UCL  IRIS
Institutional Research Information Service
UCL Logo
Please report any queries concerning the funding data shown on the profile page to:

http://www.ucl.ac.uk/finance/secure/research/post_award
Please report any queries concerning the student data shown on the profile page to:

Email: portico-services@ucl.ac.uk

Help Desk: http://www.ucl.ac.uk/ras/portico/helpdesk
Publication Detail
Development of multistage distillation in a microfluidic chip
  • Publication Type:
    Journal article
  • Publication Sub Type:
    Article
  • Authors:
    Lam KF, Cao E, Sorensen E, Gavriilidis A
  • Publisher:
    ROYAL SOC CHEMISTRY
  • Publication date:
    2011
  • Pagination:
    1311, 1317
  • Journal:
    LAB CHIP
  • Volume:
    11
  • Issue:
    7
  • Print ISSN:
    1473-0197
  • Language:
    EN
  • Keywords:
    MICRO-DISTILLATION, HEAT-PIPE
  • Addresses:
    Gavriilidis, A
    UCL
    Dept Chem Engn
    London
    WC1E 7JE
    England
Abstract
Although there has been a lot of work on the development of microchemical processing systems such as micro-reactors and micro-sensors, little attention has been paid to micro-separation units, and in particular, microscale distillation. In this paper, various silicon-glass microscale distillation chips with different channel configurations were fabricated and tested. A temperature gradient was setup across the chip by heating and cooling the two ends. The feed was located at the middle of the microchannel. Arrays of micropillars were incorporated in order to guide the liquid flow. It was found that the separation performance was promoted by increasing the length of the microchannel. However, this created an imbalance of the liquid flows at the two sides of the microchannel and caused flooding. This hydrodynamic limitation was addressed by incorporating micropillars on both sides of the channel. The most efficient microdistillation chip consisted of a microchannel with 600 microns width and 40 cm length. Experimental results showed high efficiency for the separation of a 50 mol% acetone-water mixture when the heating and cooling temperature were 95 degrees C and 42 degrees C respectively. The concentrations of acetone were 3 mol% in the bottom stream and 95 mol% in the distillate, which was equivalent to at least 4 equilibrium stages at total reflux conditions. Furthermore, a 50 mol% methanol-oluene mixture was separated into nearly pure toluene in the bottom stream and 75 mol% methanol in the distillate. The performance of the microdistillation unit was reproducible in repeated tests.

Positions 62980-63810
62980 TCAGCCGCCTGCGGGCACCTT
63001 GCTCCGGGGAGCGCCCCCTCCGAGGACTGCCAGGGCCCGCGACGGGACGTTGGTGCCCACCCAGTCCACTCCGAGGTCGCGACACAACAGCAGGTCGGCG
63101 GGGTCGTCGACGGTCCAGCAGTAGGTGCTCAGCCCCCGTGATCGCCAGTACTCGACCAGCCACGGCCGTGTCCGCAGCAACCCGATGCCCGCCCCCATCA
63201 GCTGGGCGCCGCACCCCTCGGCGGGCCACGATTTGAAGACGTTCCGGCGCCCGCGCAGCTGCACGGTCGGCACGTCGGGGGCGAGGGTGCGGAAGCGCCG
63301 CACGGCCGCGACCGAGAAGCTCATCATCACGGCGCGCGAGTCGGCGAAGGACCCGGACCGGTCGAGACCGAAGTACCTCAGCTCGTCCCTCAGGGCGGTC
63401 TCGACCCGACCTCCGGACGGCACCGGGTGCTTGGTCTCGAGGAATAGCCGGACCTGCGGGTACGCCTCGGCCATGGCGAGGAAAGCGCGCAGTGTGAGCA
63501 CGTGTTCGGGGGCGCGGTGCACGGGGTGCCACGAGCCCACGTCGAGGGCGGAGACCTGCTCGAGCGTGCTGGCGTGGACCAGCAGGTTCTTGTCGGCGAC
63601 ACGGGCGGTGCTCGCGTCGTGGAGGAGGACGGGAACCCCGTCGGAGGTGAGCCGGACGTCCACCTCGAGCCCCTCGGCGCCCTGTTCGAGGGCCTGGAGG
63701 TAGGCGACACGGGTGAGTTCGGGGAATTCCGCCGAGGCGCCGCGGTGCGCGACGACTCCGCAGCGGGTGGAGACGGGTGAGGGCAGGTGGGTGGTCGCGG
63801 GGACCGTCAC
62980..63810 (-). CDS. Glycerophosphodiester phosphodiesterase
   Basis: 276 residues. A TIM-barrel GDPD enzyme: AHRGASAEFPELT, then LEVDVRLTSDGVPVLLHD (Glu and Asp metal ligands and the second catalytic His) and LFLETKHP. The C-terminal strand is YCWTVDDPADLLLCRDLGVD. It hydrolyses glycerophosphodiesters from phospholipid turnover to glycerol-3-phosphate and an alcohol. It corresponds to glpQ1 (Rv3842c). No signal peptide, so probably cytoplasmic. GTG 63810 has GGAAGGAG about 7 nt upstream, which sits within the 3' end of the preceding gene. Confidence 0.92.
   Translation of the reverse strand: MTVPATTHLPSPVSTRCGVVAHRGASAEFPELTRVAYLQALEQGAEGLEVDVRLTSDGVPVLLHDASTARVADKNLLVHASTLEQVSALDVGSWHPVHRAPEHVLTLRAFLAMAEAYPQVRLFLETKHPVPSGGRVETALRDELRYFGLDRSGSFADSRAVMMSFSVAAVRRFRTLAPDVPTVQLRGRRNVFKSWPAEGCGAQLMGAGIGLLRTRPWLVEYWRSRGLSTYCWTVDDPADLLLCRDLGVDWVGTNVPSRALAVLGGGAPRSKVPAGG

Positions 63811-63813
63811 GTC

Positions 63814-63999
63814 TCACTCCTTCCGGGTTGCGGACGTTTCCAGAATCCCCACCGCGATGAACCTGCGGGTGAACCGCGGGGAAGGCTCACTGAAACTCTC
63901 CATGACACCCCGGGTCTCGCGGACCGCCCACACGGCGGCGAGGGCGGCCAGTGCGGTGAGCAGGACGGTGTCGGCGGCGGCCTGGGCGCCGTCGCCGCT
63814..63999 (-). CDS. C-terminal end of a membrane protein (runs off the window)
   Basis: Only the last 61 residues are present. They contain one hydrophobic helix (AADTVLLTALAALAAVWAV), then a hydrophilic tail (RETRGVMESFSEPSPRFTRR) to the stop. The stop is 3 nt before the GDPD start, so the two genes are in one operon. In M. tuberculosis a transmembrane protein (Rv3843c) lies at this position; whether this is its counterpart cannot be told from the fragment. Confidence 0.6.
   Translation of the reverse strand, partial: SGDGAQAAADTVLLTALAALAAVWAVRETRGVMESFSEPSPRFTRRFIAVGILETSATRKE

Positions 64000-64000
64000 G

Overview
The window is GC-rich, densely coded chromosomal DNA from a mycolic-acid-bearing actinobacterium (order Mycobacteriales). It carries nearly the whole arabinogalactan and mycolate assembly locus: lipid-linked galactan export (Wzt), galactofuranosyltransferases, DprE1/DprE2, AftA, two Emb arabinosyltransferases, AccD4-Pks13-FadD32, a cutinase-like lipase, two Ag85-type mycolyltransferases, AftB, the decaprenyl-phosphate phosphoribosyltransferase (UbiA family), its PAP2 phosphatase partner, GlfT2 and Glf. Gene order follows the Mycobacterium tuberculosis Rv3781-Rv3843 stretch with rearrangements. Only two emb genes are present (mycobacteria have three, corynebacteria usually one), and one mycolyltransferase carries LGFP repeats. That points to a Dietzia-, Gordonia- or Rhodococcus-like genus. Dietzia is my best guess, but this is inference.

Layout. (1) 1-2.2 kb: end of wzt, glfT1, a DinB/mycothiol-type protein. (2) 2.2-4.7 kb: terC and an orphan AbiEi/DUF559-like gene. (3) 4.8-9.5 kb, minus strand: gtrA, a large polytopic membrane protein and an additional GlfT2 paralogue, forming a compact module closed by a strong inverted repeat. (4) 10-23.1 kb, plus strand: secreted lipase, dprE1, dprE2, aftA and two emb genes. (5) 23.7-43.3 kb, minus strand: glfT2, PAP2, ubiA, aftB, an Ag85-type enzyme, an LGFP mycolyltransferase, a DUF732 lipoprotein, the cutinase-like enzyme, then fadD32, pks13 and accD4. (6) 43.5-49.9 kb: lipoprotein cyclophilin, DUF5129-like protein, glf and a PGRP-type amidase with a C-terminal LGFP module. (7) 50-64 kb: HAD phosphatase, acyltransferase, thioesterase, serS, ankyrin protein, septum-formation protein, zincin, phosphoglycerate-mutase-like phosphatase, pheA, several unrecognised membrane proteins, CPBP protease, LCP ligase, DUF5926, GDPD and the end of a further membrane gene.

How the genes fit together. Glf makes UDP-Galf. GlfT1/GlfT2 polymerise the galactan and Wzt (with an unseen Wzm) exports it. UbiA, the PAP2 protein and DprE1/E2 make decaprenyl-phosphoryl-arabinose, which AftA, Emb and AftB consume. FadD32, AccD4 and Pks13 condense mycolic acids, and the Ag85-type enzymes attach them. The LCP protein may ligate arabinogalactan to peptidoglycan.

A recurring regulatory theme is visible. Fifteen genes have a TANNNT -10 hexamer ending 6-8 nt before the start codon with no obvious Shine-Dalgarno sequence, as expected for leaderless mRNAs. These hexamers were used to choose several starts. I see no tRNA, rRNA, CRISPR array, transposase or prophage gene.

Publication data is maintained in RPS. Visit https://rps.ucl.ac.uk
 More search options
UCL Authors
Dept of Chemical Engineering
Dept of Chemical Engineering
University College London - Gower Street - London - WC1E 6BT Tel:+44 (0)20 7679 2000

© UCL 1999–2011

Search by